Thanks to the generous participation of a number of students and friends who were up to pre-buying both limited and normal editions of my books, I’ve succeeded in gaining complete editorial independence. We’ve created the BazanPhotos Publishing company together, which is starting to publish the works of my most brilliant students from next year.
Six of them have already been pre-selected. They are intimate and personal works. I’m extremely hopeful that by 2019 there will be at least twelve titles out, comprising my students’ and mine. It will be another dream come true!
The choice of a format influences the viewer’s vision, and you’ve simultaneously used black and white, color and panoramic format. Could you tell us about the different intents and expressive ways that these formats carry, and why you chose them?
I’ve been shooting in black and white since the beginning. I feel like it’s my natural means of expression, which is deeply connected with my inner eye. Al Campo represents my only work in color so far. It revolutionized my way of seeing the outer world. Knowing that I’m using a color film led to the birth of a new consciousness in me. Suddenly, my photographic universe expanded. People were not my primary subject any longer: simple objects, still lives, close-ups and landscapes became a fundamental part of my repertoire. Using a panoramic camera expanded my photographic sensibility even further. Instinctively, I elaborated a new vision that the very tool “forced” me to find. Each camera and the use of color have allowed me to tell of the same place in different hues.
Your photography presents itself as a powerful narration of everyday life. What does narrating through images mean to you?
The more time passes, the more I realize that the everyday moments I capture reveal themselves before my eyes almost by magic. They ask me to be captured - and I try to do so.
Your images build up a narration of people and places, but they are also completely self-sufficient. How important is the fact that photos are simultaneously independent and mutually complimentary?
I’ve always believed that every image must comprise an inner strength of their own in order to be interesting, and this springs out from the right balance between form and content. If either component is absent or prevails over the other, then the photograph is doomed. My books and the future books of my students will never feature complimentary pictures: every photo will have to have their own inner strength.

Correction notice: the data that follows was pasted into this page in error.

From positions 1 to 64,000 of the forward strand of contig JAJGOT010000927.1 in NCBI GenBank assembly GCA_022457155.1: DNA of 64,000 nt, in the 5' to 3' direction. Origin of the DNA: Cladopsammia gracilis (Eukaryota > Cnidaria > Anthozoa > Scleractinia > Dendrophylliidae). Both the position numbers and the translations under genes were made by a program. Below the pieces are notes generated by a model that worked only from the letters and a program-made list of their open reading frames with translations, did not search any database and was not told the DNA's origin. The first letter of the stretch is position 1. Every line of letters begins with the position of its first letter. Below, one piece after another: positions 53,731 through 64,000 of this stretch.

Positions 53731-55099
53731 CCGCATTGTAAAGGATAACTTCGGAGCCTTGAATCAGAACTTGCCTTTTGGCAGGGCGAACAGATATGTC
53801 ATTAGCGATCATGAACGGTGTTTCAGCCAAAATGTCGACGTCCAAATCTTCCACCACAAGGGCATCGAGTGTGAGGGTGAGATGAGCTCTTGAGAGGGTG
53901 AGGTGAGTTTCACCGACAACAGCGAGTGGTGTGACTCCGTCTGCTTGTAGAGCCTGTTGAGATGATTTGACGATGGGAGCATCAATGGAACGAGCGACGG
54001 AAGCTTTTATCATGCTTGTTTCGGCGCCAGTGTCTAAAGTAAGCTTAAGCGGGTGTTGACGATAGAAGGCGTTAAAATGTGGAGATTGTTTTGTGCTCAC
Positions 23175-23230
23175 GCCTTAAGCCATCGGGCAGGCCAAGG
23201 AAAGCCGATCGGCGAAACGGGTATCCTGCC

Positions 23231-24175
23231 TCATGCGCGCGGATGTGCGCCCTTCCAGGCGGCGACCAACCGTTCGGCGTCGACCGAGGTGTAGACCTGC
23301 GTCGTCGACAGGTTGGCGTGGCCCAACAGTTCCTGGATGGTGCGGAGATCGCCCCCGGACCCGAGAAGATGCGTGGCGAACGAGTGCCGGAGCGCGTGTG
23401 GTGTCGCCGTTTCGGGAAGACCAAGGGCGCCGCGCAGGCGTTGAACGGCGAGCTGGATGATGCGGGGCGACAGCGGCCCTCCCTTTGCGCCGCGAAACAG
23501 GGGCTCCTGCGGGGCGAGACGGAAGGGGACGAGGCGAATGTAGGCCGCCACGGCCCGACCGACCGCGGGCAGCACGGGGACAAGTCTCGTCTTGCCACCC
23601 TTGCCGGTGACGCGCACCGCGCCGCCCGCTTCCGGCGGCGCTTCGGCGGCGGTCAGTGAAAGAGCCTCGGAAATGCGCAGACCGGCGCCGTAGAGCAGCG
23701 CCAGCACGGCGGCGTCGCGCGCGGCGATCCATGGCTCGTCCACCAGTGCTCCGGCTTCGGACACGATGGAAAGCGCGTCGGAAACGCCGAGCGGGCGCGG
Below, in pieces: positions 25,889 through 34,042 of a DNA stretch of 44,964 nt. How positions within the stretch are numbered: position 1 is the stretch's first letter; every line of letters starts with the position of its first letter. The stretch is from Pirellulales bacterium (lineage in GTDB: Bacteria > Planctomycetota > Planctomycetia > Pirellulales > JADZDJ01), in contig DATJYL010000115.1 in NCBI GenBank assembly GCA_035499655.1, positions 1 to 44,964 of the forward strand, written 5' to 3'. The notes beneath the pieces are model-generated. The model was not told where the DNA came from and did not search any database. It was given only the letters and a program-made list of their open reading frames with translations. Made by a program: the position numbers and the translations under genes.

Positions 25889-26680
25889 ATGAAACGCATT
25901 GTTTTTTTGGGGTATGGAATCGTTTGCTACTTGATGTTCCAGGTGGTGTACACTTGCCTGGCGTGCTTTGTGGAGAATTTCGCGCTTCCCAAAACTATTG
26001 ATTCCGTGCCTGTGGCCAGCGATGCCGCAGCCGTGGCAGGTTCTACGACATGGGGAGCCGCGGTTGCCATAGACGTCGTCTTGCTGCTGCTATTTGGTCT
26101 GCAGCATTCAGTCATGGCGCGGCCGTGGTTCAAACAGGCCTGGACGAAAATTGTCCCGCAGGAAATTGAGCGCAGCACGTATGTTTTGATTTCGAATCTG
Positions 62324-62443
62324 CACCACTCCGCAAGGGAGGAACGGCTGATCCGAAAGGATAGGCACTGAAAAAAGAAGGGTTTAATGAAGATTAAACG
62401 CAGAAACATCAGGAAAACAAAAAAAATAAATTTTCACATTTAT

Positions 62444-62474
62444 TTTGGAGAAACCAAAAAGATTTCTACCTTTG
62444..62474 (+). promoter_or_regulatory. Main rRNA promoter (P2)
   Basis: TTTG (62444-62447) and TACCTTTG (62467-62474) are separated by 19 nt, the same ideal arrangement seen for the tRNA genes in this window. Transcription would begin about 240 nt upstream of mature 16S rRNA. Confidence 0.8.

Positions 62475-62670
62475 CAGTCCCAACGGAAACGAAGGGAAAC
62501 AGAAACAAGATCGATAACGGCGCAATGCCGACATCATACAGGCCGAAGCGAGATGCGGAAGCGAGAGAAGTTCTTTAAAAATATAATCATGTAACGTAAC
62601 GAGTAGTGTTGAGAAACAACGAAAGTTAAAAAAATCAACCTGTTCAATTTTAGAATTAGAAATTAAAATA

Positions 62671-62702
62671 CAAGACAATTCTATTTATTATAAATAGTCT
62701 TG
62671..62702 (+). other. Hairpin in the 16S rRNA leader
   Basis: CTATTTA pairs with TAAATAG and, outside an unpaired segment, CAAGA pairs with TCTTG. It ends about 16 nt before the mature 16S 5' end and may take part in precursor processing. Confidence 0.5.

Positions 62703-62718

Some of your photos are extremely intimate, whereas others have a wider perspective. How do you manage the relationship between you and the people you shoot? What kind of relationship commences afterwards?
As I said before, after my Cuban experience with color film and the panoramic format, all my subsequent work in black and white got revolutionized. For my works in Bahia - Brazil, Mexico, Peru and Sicily I’m using several genres simultaneously (landscape, portrait, still life), which are practically absent in my first books: Il Passato Perpetuo, Passing Through and Bazan Cuba.
My current visual narration is based on all the above-mentioned genres, and it becomes more complex and more simple at the same time. Plus, it is surely getting more intimate, considering that I have the opportunity to return to the same place thanks to my workshops. Once I left Cuba in 2006 for good, I realized that the intimacy I’d gained from the inside would have been impossible to replicate in the other microcosms where I was working. Little by little, because I had the chance to make regular comebacks to Bahia, to the Sacred Valley in the Peruvian sierra and the Amazonian area around Iquitos - Peru, Oaxaca during the Dia de los Muertos celebrations, and the faith-triangle of Trapani - Marsala - Buseto Palizzolo during Easter in Sicily, the people I shot started recognizing me. Just like in Cuba, I’m not only photographing strangers off the street for a few seconds, but people with whom I’m starting to share my life. The different approach allows for this level of intimacy that’s becoming more and more inescapable in my work.
A biographical element runs through your photography even when it appears less evidently. How important is your own’s personal story in order to be able to capture the stories of others?